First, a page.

Belfast Telegraph

Ice baths from Dromore keep Wimbledon aces cool

By Margaret Canning

It's game, set and match for a Co Down manufacturer whose ice baths are soothing the limbs of players from around the world at Wimbledon.

CET CryoSpas in Dromore, which was set up by Colin Edgar, shipped eight of its spas to the championship.

No doubt they'll be a welcome post-match retreat after soaring temperatures heralded the start of the annual lawn tennis pilgrimage to SW19, which yesterday saw defending champion Novak Djokovic sail through his first round match on Centre Court.

Day one also saw the first British player, Liam Brody, reach the second round following a five-set thriller in his opening match, ahead of hot-ticket Andy Murray, the 2013 champion who's set to start his challenge today.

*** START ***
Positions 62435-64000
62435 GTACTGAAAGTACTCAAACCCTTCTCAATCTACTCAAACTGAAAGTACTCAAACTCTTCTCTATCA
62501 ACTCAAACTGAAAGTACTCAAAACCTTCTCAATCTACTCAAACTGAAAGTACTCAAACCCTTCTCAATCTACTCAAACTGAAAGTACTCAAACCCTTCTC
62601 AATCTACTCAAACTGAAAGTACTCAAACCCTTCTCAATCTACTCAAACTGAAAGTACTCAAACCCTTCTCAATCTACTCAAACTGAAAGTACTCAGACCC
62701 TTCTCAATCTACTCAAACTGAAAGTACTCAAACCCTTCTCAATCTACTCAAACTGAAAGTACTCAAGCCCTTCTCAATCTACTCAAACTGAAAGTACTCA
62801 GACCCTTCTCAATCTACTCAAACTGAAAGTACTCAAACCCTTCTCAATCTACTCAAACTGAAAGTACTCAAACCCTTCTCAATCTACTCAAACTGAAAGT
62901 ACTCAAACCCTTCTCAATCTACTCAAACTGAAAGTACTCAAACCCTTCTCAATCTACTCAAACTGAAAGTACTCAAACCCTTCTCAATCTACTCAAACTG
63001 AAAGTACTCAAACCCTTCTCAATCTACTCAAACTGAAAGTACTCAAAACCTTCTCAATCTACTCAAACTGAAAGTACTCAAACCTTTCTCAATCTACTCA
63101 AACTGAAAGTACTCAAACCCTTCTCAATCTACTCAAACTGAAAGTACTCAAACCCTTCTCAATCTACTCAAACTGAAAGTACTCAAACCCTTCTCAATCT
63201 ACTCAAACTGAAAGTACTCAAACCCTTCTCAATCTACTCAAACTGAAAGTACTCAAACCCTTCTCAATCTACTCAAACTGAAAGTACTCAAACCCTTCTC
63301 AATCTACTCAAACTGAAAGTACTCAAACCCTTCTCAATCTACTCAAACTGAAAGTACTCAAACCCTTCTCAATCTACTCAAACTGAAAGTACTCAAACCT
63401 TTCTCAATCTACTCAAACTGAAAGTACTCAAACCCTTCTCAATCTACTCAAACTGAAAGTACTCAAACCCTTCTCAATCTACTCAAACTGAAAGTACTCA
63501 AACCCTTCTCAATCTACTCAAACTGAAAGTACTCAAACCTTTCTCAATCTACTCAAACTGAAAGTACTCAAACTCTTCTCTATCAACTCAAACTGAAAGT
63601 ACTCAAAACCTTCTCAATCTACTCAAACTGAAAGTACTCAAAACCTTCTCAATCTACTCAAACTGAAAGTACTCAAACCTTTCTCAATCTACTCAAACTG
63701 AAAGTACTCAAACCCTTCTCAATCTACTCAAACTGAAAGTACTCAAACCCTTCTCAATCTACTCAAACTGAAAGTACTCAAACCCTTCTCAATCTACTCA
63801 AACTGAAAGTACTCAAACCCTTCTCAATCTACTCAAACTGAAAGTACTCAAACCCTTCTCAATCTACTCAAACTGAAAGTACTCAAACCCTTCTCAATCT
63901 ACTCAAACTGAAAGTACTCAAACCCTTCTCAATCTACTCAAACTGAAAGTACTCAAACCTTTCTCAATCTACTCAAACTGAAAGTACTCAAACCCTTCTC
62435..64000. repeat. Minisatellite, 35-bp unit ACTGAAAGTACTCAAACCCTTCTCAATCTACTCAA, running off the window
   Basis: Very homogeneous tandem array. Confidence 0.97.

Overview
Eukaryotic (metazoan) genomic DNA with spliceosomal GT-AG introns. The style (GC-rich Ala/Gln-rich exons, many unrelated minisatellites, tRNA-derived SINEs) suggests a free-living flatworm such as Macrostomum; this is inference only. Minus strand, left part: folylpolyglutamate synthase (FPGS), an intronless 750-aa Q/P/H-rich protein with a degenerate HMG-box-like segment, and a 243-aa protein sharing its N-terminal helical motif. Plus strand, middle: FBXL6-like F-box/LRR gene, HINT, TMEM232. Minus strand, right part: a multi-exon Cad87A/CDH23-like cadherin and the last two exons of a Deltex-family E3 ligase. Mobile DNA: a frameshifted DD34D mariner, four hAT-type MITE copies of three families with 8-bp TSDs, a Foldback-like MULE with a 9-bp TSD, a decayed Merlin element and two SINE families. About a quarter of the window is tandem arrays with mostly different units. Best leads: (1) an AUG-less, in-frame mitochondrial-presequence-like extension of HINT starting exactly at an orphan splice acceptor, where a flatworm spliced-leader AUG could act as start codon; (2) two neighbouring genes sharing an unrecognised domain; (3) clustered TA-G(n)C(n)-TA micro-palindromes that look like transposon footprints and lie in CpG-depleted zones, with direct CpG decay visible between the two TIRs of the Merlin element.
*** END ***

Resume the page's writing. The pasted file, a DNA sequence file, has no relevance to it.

Security was stepped up for the start of Wimbledon amid heightened fears of terrorism, following last week's Tunisian atrocity. The risks failed to dampen spirits of the 40,000 spectators though, with One Direction star Niall Horan from among the first celebrities to be spotted.

Meanwhile, tennis stars have been tweeting their appreciation of the Northern Irish ice baths. Serbian Davis Cup player Dusan Lajovic sent one message reading: "Great ice bath guys."

And veteran player and commentator Pam Shriver tweeted "one reason players careers are longer..." and attached a picture of the CyroSpas.

Other clubs and teams which have made use of the cold hydrotherapy treatment from the Co Down firm include footballing giants AC Milan and Manchester City, the English National Ballet, the German Olympic Association and Team GB.

Mr Edgar said: "Incorporating ground-breaking engineering with advanced cold hydrotherapy treatment, the CET CryoSpa benefits athletes' performance by optimising post-exercise recovery strategies, lowering the risk of injury and post-match fatigue."

The All-England Lawn Tennis Club, which hosts Wimbledon, has spent £20m on refurbishing its player facilities, where the spas have been fitted in the company's biggest ever installation.

Belfast Telegraph

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